How to Improve Therapeutic Communication

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Communicating effectively with another person can be difficult at times, especially when strong emotions are present, as they often are in therapeutic relationships. Therapy of any kind involves a client who is experiencing problems, and a helper who attempts to alleviate their pain, making good communication vital in this process. There are a number of ways to improve communication within this therapeutic relationship, allowing clients to feel safe, understood, and able to trust their helper to a greater degree.

  • Minimize distractions and interruptions. It is hard to feel important to another person when she appears distracted and only half-listens to what you are saying, or when she allows multiple interruptions to take her focus away. You will find communication improves when doors are shut, cell phones are turned off, phone calls do not constantly interrupt your time together, and other external distractions are eliminated. Your physical and emotional state can impact your ability to focus, so getting enough sleep, exercise, good nutrition, and managing your stress levels will be key.

  • Engage in active listening. Though it may sound incredibly basic, listening is a crucial part of communication, helping clients to feel heard and valued. Direct eye contact, leaning slightly toward the client, and encouraging him to speak by nodding or using minimal prompts such as "mm-hmm" or "wow" are all ways to communicate interest and support. Even your tone can project boredom or curiosity, regardless of what is actually said.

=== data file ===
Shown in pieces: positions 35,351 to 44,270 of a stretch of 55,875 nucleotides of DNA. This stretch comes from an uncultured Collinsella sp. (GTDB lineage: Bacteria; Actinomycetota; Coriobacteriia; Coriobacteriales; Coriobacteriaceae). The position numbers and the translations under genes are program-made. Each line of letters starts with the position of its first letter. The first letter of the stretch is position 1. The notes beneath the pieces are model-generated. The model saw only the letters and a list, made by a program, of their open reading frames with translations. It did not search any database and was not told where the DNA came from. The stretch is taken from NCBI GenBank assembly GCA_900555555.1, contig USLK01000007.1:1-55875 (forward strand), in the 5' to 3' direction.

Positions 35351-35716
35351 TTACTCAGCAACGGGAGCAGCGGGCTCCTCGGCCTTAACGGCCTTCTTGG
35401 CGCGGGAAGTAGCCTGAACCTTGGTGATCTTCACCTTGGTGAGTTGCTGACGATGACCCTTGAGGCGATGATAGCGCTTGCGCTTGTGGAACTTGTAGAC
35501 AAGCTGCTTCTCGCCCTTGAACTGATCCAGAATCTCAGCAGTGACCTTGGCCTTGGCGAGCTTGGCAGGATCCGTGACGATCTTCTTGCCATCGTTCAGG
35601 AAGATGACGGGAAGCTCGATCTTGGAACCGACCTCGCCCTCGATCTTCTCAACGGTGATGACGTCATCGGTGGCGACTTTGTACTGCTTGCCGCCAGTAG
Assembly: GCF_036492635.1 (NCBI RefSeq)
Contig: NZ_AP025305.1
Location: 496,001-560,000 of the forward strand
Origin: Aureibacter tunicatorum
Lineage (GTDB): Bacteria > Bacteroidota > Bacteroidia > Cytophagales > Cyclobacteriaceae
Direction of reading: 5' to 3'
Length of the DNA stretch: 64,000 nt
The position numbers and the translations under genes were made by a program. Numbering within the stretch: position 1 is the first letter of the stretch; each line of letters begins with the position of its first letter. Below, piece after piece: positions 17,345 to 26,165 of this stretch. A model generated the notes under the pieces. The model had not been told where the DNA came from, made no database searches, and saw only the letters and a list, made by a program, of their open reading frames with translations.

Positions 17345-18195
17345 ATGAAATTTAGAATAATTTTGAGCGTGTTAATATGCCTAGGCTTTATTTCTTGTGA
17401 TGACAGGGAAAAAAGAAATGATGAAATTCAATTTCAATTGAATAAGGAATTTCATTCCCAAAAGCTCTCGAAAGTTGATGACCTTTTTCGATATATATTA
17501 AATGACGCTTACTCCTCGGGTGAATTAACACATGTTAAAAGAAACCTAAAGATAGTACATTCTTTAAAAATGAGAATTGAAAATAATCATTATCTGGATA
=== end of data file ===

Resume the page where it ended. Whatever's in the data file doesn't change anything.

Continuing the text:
• Ask appropriate questions. Clients are quite perceptive, and can realize when you have drifted away and fail to ask pertinent questions. When you demonstrate that you have been present the entire time, clients are more able to take risks and open up because they feel safe. Asking the right questions provides invaluable information about the source of a client's difficulties, her needs, any barriers to progress, and the emotions and thoughts that you might otherwise never know.

  • Paraphrase the client's statements. Because communication can be such a tricky business, clarifying or summarizing what a client seems to be thinking or feeling helps you stay on track. Clients often express a sense of relief when you identify what they are trying to get across, letting them know you are listening and that you care, and teaching clients who struggle with labeling emotions. Even when you do not get it right, clients have the opportunity to correct you, benefiting from the chance to identify their own emotions.

  • Use "Yes, and..." statements. Most of us have experienced anger, bewilderment, or invalidation when our statements are greeted by the words, "Yes, but..." These responses minimally acknowledge our point, then argue against them as if we had never spoken. A more constructive tactic is to acknowledge the client's statement, letting him know you have not discounted it, and then add to it. For example, "I realize that Jenny's unfaithfulness makes you reluctant to trust her, and you will need to work against that impulse to hurt her back to repair your relationship."

References

  • "Helping Skills: Facilitating Exploration, Insight, and Action;" Clara E. Hill, Ph.D., and Karen M. O'Brien, Ph.D.; 1999
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